Victoria is spending billions on affordable housing, but it isn’t keeping up with demand

Before moving into public housing, Geoffrey Lennie was forced to change homes 43 times in 40 years. 

A combination of steady rent increases, landlords selling their homes, and the stigma he encountered when he was on a disability pension, forced him to repeatedly navigate the “slaughterhouse” of Melbourne’s private rental market.

“I remember filling out an application for a rental. I took a few steps from the counter to ask a bloke something, and I watched the bloke I was just talking to already dropping my application in the bin,” Mr Lennie said.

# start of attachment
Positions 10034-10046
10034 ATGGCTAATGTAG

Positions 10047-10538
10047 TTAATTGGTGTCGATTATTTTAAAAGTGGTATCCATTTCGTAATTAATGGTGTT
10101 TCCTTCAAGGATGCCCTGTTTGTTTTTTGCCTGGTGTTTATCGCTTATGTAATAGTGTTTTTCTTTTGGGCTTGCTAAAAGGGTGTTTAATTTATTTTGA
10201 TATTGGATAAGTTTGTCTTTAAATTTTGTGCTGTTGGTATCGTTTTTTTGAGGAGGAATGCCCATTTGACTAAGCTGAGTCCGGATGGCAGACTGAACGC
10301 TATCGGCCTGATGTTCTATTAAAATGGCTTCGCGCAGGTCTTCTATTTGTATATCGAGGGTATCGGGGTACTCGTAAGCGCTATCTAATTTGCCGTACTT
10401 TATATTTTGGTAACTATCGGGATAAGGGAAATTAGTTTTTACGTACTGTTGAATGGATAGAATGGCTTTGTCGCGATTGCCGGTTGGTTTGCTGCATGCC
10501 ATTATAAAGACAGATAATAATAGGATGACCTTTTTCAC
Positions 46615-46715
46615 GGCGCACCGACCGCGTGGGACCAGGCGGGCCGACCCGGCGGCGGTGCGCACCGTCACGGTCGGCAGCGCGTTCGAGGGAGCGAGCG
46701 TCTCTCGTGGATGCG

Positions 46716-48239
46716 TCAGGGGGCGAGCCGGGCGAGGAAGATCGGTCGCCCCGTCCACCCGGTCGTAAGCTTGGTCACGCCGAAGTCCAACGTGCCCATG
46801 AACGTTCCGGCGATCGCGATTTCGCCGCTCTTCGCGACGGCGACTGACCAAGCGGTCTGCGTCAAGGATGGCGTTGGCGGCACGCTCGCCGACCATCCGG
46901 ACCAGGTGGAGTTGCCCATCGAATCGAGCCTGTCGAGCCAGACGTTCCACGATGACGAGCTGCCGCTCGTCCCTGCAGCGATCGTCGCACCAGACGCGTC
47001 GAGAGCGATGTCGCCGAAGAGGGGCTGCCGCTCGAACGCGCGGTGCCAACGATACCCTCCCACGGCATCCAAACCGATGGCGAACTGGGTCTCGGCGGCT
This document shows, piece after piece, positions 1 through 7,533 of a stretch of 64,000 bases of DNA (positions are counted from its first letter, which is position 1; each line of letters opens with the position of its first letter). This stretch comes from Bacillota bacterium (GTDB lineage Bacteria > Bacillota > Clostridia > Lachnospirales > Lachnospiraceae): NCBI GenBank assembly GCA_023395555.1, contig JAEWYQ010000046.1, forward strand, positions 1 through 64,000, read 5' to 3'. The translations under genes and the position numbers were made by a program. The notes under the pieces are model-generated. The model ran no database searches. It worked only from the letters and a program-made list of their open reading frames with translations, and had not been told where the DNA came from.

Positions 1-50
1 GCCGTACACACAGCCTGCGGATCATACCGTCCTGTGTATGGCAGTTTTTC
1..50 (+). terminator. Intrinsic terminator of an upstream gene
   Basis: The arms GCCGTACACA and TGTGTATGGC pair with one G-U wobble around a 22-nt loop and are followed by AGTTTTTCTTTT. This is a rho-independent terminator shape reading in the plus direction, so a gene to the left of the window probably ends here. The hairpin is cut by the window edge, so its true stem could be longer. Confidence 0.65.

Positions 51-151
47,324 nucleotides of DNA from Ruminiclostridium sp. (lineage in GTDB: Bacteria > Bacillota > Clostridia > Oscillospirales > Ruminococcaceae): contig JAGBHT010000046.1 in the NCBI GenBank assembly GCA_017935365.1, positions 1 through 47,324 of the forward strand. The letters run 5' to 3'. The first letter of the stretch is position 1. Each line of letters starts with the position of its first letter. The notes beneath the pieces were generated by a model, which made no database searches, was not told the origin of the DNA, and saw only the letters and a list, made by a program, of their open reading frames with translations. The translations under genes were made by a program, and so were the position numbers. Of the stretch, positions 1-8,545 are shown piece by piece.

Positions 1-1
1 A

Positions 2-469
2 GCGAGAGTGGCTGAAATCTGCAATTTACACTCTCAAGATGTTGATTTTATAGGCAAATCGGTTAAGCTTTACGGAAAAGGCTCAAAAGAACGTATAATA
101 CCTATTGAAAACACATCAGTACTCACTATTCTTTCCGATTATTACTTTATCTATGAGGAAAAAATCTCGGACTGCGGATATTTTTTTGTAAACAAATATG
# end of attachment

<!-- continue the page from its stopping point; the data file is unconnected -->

A drone picture showing part of Richmond, with high-rise public housing towers in the foreground and a city skyline behind.
More than 2,000 people live in the Richmond high-rise public housing towers.(Supplied: Victorian government)

After he eventually applied for public housing, Mr Lennie would still spend another seven years on the waitlist, before finally finding a place to call home in Seaford in Melbourne’s south-east.

He says having a permanent home has changed his life.

“I’m no longer going to the doctor so much, my health has improved enormously, and I’m no longer living on the edge of anxiety,” Mr Lennie said.

“I’m able to pay for electricity, I’m able to pay all the bills out of my pension — and I have enough left over to live a civilised life.”

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